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International airport north east of Johannesburg, South Africa. Originally called Jan Smuts International Airport (former ICAO code FAJS), renamed Johannesburg International Airport in 1994 and then became O R Tambo International Airport in 2005.
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International airport north east of Johannesburg, South Africa. Originally called Jan Smuts International Airport (former ICAO code FAJS), renamed Johannesburg International Airport in 1994 and then became O R Tambo International Airport in 2005 whereupon the ICAO code changed to FAOR.
  
 
==Climatology==
 
==Climatology==

Latest revision as of 10:01, 3 January 2018

Airport
ICAO: FAOR – IATA: JNB
Summary
Name O. R. Tambo International Airport
Region Africa
Territory South Africa ZA.gif
Location Kempton Park, Gauteng
Serving Johannesburg
Elevation 1,694 m
5,557.743 ft
5,557.743 ft1,694 m
Coordinates 26° 8' 12.02" S, 28° 14' 28.13" E
Runways
Designator Length Width Surface ROPS


METAR
Observation FAOR 122000Z 09009G24KT 330V110 CAVOK 16/10 Q1023 NOSIG
Station O.R. Tambo International Airport
Date/Time 12 December 2019 20:00:00
Wind direction 90°
Wind speed 09 kts
Lowest cloud amount clouds and visibility OK
Temperature 16°C
Dew point 10°C
Humidity 67%
QNH 1023 hPa
Weather condition n/a

International airport north east of Johannesburg, South Africa. Originally called Jan Smuts International Airport (former ICAO code FAJS), renamed Johannesburg International Airport in 1994 and then became O R Tambo International Airport in 2005 whereupon the ICAO code changed to FAOR.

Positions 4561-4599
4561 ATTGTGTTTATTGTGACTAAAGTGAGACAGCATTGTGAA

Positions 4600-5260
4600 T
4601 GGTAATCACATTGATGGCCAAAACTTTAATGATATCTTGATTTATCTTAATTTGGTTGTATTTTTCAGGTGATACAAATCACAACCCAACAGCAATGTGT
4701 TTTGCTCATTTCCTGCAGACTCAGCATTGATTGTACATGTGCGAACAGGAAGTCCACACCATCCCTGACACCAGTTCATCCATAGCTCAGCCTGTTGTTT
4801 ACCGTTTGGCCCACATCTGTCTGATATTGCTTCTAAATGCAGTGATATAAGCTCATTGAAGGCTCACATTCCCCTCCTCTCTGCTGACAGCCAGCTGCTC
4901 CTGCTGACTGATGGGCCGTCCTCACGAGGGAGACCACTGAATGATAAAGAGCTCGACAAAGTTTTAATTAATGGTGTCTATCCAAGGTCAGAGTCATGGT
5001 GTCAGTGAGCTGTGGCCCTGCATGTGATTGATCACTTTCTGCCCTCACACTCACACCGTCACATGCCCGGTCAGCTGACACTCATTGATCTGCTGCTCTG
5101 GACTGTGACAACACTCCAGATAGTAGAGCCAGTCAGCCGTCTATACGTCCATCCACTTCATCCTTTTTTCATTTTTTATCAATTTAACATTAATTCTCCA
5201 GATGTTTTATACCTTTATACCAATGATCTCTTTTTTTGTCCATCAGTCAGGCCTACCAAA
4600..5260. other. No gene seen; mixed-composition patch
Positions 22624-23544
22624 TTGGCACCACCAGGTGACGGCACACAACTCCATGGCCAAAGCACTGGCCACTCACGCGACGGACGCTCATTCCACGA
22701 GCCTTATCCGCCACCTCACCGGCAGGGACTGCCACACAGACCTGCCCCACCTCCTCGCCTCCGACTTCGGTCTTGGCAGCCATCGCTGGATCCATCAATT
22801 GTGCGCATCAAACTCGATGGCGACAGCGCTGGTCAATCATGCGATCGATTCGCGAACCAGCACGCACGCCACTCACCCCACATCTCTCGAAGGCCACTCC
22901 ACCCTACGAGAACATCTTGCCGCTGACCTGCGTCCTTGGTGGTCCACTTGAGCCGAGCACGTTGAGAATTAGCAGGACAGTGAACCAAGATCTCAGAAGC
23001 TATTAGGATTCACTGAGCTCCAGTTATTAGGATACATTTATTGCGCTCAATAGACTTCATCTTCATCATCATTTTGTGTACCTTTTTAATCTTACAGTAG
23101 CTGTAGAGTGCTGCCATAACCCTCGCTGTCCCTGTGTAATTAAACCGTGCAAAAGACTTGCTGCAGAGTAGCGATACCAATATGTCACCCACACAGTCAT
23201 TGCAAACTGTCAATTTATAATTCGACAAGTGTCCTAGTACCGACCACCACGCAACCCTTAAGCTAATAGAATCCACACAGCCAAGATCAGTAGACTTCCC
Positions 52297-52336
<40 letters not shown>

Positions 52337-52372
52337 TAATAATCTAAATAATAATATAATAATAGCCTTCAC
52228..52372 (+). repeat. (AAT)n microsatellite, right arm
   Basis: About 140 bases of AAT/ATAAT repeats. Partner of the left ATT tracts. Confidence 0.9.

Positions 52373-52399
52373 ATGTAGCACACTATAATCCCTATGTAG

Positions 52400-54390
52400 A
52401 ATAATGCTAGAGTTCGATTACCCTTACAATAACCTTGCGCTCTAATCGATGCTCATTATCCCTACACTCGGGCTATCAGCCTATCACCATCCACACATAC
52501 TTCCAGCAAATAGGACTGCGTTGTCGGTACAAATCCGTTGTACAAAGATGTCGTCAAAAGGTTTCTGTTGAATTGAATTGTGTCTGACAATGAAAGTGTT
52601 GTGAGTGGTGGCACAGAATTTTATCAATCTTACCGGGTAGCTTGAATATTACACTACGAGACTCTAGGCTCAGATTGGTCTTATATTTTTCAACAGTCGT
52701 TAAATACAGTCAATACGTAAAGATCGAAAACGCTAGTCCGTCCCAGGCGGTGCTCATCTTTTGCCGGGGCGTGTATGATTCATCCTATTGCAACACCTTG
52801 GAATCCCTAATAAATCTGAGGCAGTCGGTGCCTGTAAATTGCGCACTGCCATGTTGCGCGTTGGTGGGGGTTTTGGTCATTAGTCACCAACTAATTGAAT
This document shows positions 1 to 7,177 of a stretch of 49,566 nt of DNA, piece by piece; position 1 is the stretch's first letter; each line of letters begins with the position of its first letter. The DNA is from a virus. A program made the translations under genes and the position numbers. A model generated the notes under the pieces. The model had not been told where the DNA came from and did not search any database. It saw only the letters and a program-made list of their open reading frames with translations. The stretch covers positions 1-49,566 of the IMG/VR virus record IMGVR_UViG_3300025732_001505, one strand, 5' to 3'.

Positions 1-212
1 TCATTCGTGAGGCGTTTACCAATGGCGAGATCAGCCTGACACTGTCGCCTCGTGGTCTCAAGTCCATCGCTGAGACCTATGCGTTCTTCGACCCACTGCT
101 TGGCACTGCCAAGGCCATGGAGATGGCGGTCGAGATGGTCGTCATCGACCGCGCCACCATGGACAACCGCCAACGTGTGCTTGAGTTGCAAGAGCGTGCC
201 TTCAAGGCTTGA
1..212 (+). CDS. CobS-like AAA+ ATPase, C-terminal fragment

Climatology

Sub-tropical highland climate (Köppen climate classification Cwb) characterised by mild, dry winters and warm, rainy summers.

Maps

Terrain

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Airport Layout

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Accidents & Serious Incidents at or in vicinity of FAOR

  • B738/B734, Johannesburg South Africa, 2010 (On 27 July 2010, a South African Airways Boeing 737-800 on take from Runway 21R was instructed to reject that take off when already at high speed because a Boeing 737-400 was crossing the same runway ahead. The rejected take off was successful. The Investigation found that both aircraft had been operated in accordance with clearances issued by the responsible position in TWR ATC where OJT was in progress.)
  • B744, Johannesburg South Africa, 2013 (On 22 December 2013, a Boeing 747-400 taxiing for departure at Johannesburg at night with an augmented crew failed to follow its correctly-acknowledged taxi clearance and one wing hit a building resulting in substantial damage to both aircraft and building and a significant fuel leak. The aircraft occupants were all uninjured but four people in the building sustained minor injuries. The accident was attributed to crew error both in respect of an inadequate briefing and failure to monitor aircraft position using available charts and visual reference. Some minor contributory factors relating to the provision of airport lighting and signage were noted.)